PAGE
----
I’ve been party to, and read, a number of conversations in recent days about recruitment, culture, skills and equipping the workforce of tomorrow with the skills of tomorrow. (My CEO at Digivizer Emma Lo Russo touches on this – and more – in her latest article here).
Anyone who frames conversations about skills, experience and “the future” in narrow terms defined by age, longevity, breadth of market expertise (narrow or broad) or academic qualifications need to reframe their conversations anew. Aptitude and attitude, an ability and preparedness to learn, and evidence of risk taking, are as important. At Digivizer we now apply these dimensions to our recruitment ahead of solely considering qualifications. Evidence of success, evidence of being able to interpret the needs of customers and clients, and evidence of being apply to create and deliver value, count for more (and see how we define these attributes in Emma’s article).
And let’s simply discard the a-g-e word right now. Those with experience under our belts need to let go of our allegiance to the good old days and focus instead on guiding those yet to acquire similar experience, acting as mentors and trainers as well as experts. Those early in our careers need to let go of any assumption that those who weren’t born in the last 20 years don’t understand change, technology or how to channel both.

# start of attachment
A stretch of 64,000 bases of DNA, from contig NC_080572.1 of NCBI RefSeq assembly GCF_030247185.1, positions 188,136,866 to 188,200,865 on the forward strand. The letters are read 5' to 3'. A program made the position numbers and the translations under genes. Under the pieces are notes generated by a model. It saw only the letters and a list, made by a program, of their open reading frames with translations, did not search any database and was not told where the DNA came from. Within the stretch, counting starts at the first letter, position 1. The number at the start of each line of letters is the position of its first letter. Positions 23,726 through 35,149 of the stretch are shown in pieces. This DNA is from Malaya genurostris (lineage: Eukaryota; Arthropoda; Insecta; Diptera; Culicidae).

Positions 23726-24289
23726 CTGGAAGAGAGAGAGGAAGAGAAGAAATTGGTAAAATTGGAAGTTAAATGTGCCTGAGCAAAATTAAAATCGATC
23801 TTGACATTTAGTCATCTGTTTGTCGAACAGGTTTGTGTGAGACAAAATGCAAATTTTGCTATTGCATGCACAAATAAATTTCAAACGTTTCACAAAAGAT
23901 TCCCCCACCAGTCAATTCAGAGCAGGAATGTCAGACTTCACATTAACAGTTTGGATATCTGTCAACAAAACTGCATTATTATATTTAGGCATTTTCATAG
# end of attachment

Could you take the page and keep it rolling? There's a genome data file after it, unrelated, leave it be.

(For the record, I fall into the first of these two categories, I’m working really hard not to talk about the past, I work with a great team who challenge me every day, and yes, I have been party to some of the greatest technology changes, announcing many of them!)
The conversations also need to move away from reference to workplace structures and set-ups that, perhaps, have had their day: don’t discuss (or consider) joining organizations described in easy-to-understand terms. Consider those more-difficult to pin down, that seemingly have multiple revenue streams, that create business opportunities designed to delight customers, that deliver on this brand promise, creating value and generating revenue.
Organizations with cultures that embrace skills, change, support, expertise and smarts will do more than survive: they will win. But – please change the story.